They do just like they did with Sihon and his people, killing every single one of them, until no men, women or children are left alive. The children of Israel take the livestock and goods for their plunder. They conquered threescore (or 3 x 20=60), they conquered sixty cities, that were under the rule of King Og, in Bashan. All the cities were fenced, with walls, gates and bars. Essentially they were heavily fortified.

An interesting passage in verse 11, states that King Og was the last of the “giants”, mentioning that his bed was 13.5 long and 6 feet wide! Did you know that an average twin bed is.. 3.5 feet wide by 6.25 feet long! Almost double the size of a twin mattress, making me believe that these “giants” of the Old Testament were probably about double the size of an average man today.

The regions of Gilead and all of Bashan were given to the half tribe of Manasseh which was known as the land of the giants.

Moses sees Canaan from Pisgah, but is denied entrance into this land. He however, counsels and gives charge of Joshua.

Chapter 4: Scattering and Gathering of Israel

Moses speaks to the congregation of Israel and commands them to not add to the word, neither should they fall from it.

“Ye shall not add unto the word which I command you, neither shall ye diminish from it…” (Deuteronomy 4:2)

                This verse really gets me, because some skeptics of the Book of Mormon will read from the book of Revelations, where it says: “…If any man add unto these things (speaking of the Book of Revelations, but often misunderstood as the “Bible as a whole”), God shall add unto him the plagues that are written in this book:” (Revelations 22:18)

So essentially we have two scriptures that say “do not add”, if Revelations was true, then why was Deuteronomy 4:2 written? The answer… Moses and John the Revelator were speaking of their words, in their books! Think about the way the books of the Bible were written… Revelations wasn’t even the last book written of the Bible!

Just thought I would mention that verse in Deuteronomy, Moses after telling his people to neither add, nor diminish from his words; continues to teach and preach to his people. Moses tells his people to be wise and an understanding people, without this they will not become a great nation. He reminds them to remember of the times when they were able to see the Lord’s hands in their lives and more specifically when they were wondering in the desert for forty years. They are to be a witness of the great power and wisdom of God.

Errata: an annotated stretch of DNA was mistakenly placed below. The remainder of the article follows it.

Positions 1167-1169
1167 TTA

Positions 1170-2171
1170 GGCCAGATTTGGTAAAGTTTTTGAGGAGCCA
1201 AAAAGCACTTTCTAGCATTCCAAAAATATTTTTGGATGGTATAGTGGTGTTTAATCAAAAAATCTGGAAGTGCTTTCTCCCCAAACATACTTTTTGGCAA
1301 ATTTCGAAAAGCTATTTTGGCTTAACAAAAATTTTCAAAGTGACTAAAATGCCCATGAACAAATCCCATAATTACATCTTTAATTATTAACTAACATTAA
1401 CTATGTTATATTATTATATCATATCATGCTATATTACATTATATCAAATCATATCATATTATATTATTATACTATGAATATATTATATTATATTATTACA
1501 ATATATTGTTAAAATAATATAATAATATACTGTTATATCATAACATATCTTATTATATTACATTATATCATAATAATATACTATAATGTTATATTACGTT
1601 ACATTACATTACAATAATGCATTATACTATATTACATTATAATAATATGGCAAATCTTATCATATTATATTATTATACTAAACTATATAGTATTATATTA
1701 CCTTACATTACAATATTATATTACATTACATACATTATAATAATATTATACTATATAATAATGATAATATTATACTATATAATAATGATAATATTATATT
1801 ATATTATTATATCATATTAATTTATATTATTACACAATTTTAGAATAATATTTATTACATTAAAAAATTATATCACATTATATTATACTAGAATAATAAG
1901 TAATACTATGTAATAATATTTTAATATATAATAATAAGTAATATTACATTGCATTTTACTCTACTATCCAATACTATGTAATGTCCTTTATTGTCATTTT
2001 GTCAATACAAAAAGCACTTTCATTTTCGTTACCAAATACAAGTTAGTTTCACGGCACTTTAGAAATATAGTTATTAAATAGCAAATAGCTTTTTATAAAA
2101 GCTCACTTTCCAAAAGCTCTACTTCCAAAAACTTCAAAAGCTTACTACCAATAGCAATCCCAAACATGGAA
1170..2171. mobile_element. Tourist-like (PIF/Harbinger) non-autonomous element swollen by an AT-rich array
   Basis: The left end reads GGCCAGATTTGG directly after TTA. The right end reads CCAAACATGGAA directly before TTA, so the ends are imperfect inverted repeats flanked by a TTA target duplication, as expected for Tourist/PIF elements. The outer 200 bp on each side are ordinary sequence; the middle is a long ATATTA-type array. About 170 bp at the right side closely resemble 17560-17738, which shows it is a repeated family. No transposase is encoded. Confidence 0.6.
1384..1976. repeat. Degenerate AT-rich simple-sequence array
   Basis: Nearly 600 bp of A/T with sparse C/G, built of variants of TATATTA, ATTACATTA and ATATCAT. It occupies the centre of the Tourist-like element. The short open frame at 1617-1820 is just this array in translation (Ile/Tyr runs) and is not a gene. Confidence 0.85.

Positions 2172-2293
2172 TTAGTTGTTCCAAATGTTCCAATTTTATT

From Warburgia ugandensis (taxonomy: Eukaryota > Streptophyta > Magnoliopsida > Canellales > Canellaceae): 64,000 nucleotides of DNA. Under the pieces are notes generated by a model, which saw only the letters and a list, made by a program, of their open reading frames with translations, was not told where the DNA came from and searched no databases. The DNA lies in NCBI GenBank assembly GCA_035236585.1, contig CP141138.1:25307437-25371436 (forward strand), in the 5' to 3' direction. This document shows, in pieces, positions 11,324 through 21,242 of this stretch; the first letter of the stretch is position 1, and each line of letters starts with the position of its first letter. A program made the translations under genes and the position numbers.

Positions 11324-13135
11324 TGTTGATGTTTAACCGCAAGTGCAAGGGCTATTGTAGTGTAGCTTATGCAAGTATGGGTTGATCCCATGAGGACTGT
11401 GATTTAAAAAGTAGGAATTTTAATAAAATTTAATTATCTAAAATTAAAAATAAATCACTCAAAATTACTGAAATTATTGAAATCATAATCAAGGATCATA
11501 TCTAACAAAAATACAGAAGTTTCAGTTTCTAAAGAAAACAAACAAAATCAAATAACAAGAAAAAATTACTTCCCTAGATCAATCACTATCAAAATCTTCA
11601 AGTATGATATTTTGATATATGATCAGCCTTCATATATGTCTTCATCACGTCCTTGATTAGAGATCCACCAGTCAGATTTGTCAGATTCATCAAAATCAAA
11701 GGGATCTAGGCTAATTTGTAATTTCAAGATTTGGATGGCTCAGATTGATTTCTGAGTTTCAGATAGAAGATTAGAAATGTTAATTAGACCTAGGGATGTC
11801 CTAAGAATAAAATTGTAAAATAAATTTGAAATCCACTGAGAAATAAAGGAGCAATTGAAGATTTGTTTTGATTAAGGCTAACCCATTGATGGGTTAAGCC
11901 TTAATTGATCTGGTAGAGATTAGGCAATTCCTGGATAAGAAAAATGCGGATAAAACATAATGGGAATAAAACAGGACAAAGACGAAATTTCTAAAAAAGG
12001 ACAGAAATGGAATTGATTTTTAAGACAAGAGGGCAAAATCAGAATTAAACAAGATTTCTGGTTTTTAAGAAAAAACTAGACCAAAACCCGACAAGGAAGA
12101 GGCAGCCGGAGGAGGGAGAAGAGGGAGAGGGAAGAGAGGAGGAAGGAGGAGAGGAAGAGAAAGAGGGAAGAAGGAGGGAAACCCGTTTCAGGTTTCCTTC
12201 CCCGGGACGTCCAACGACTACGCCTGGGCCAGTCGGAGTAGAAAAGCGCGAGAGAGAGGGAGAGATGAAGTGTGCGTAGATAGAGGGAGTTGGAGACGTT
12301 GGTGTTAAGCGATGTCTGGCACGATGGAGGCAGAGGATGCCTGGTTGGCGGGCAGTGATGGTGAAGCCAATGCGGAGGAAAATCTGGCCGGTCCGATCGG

Moses reminds his people of the covenant that they made with the Lord to follow the Ten Commandments and to follow all of the statutes and judgments. Moses tells the Israelites to not worship false gods, or get the idea of worshiping the stars, the moon or the sun.

Moses explains that if they chose to not follow the commandments and statutes that the Lord has placed upon them, then they will be destroyed. He exhorts them (or suggests to them) that they follow the commandments and do everything in their power to “extend” or “prolong” their days upon the land, having more time to be favorable in the eyes of God. Because he says that God is a “jealous” God, but a merciful God. If they do this faithfully, Israel will be once again gathered in the “latter” days.

One thing that I found to be interesting is in verse 28; Moses is speaking to the Israelites about how they will be punished if they serve other gods, which he mentions; “…ye shall serve gods, the work of men’s hands, wood, stone, which neither see, nor hear, nor eat, nor smell” (Deuteronomy 4:28)

What is verse 4:28 telling us? I believe it has two meanings. One is that often times we worship things that are made by men, like (in modern days), a cell phone, computer, car, money…etc. We focus on those things (we worship them), when we should be worshiping God. The other meaning, is a little more disputed among scholars… but I believe this verse tells us about the nature of God.

So my question is, who is God? What does he  look like? Does he  have a body, or is he a spirit?

Here is the answer:

God said; “…Let us make man in our own image, after our likeness…so God created man in his own image, in the image of God he created he him; male and female created he them.” (Genesis 1:26-27)

So God created man in his own image, which means that He looks like us! God has a body of flesh and bones! This scripture in Deuteronomy 4:28 clearly says that God can see, hear, eat and smell.